Mobile BibleStudyGuide.orgBibleStudyGuide.orgBible StudyVideo LessonseBooksFAQAudio Bible Lessons
Home Bible Study eBooks Audio Lessons Video Lessons Video Devotions Interactive Lessons
Podcasts Salvation Topical Guide Articles The Lord's Church Games, Quizzes FAQ
Visit us on Facebook

Share with Friends

Bible Study
Bible Study
Video Lessons
Video Devotions
Audio Lessons
Topical Scripture Guide
The Lord's Church
Interactive Lessons
Children's Bible Stories
Bible in a Year

Video / Audio
Video Lessons
Video Devotions
Audio Lessons

Interactive Study
Bible Lessons
Games & Quizzes

Bible Class Books
Bible Class Books
Bible Class Books
Churches & Religions

Topical Scripture Guide
Greek Resources
Hebrew Resources

Links: Audio Bible
Links: Bible Study
Links: eBooks
Links: Geography
Links: Greek
Links: Hebrew
Links: Maps
Links: Youth
Live Chat
Bookmark and Share

Realized Eschatology: 70 AD Doctrine (Part II)
Bible study on Realized Eschatology: 70 AD Doctrine.

Realized eschatology is the doctrine that all end-time prophesies were fulfilled in 70 AD at the destruction of Jerusalem.

In this series of articles we are reviewing the false doctrine of realized eschatology (70 AD doctrine), because of its revitalization among churches of Christ which is resulting in divisions. My hope and prayer is that by studying this doctrine, and the truth of the Scriptures, we will fulfill God's command and see that none of us fall short of the grace of God.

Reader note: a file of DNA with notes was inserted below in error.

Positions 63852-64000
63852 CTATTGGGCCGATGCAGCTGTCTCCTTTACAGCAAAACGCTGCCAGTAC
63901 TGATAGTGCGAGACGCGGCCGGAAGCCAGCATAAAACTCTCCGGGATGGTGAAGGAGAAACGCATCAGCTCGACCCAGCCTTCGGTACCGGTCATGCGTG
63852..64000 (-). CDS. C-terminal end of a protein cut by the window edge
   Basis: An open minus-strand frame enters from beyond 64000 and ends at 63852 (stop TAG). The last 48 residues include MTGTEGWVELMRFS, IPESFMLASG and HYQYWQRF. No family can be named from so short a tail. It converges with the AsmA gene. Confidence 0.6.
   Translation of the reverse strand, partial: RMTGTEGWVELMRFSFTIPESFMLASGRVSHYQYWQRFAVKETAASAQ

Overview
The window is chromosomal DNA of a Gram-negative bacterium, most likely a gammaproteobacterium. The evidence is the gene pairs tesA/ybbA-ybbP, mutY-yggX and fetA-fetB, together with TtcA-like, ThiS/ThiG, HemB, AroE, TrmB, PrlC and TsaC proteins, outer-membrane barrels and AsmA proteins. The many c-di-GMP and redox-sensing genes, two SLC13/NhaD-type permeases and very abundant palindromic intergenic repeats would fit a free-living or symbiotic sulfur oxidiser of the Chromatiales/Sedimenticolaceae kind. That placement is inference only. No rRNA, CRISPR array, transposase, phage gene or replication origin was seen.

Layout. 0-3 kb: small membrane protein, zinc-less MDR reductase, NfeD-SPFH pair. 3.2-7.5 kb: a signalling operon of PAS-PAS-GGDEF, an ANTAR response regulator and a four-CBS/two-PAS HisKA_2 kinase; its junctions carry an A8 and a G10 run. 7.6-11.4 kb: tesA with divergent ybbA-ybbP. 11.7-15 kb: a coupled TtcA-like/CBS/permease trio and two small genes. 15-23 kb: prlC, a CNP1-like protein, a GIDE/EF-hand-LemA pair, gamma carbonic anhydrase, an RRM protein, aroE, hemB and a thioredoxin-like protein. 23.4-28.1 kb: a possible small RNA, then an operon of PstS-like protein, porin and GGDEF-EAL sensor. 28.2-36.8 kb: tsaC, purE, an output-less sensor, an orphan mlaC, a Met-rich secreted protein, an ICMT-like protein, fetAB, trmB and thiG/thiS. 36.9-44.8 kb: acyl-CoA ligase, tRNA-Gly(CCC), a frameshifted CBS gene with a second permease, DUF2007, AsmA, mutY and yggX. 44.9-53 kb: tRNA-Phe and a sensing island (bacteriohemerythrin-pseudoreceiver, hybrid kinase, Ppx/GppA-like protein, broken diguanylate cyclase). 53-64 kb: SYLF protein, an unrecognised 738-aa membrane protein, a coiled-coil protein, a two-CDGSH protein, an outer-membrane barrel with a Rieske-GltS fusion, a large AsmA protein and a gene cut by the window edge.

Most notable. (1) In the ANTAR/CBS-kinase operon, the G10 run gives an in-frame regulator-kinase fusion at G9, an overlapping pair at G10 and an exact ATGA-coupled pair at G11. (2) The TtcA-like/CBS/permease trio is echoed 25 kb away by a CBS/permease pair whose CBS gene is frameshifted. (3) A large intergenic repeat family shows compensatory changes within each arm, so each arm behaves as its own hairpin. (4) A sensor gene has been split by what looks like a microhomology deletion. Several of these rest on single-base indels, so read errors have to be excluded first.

In the last article we examined a brief history of realized eschatology, and the circulation of the doctrine in churches of Christ by Max King. We also examined the perversity of this doctrine, and several Scriptures that show it's a false doctrine.

In this article we examine Max King's hermeneutic and his doctrine of Transmillennialism, then show from Scripture they are false doctrines.

Max King's Hypothesis
The 70 AD doctrine is built upon a hypothesis rather than Scripture, which is a red flag for all Bible students. False teachers twist the Scriptures trying to prove all sorts of things, often by beginning with a hypothesis (2 Pet. 3:16).

For example, the Sadducees taught there was not a resurrection based upon a hypothesis, which they supported with a hypothetical story of a woman who was married to seven men before her death. Jesus said they were mistaken, not understanding the Scriptures nor the power of God (Matt. 22:29-32). Like false teachers today, the Sadducees ignored Scriptures that disproved their hypothesis, and believed a false doctrine.

Max King says on page 13 of the second edition of his book, The Spirit of Prophesy, "If our hypothesis holds. . . ." This shows that his doctrine is built on a hypothesis, which he developed earlier in his book.

What is King's hypothesis?

His hypothesis, which he presents with an elongated algebraic formula on page 12 of his book, is that the Bible tells us Jesus would come once after ascending to heaven, which was at the destruction of Jerusalem in 70 AD. Thus, as he develops throughout his book, all end-time prophesies were fulfilled in 70 AD at the destruction of Jerusalem.

Spiritual Method of Interpretation
To make his hypothesis appear to be true from the Scriptures, King developed a new hermeneutic from the Abrahamic allegory in Galatians 4:21-31, which he calls the spiritual method of interpretation.

He asserts, without Biblical proof, that the spiritual method of interpretation is firmly established in the Bible, and that it's the basic and primary method of interpreting end-time prophesy (The Spirit of Prophesy, 2nd Edition, p. 19).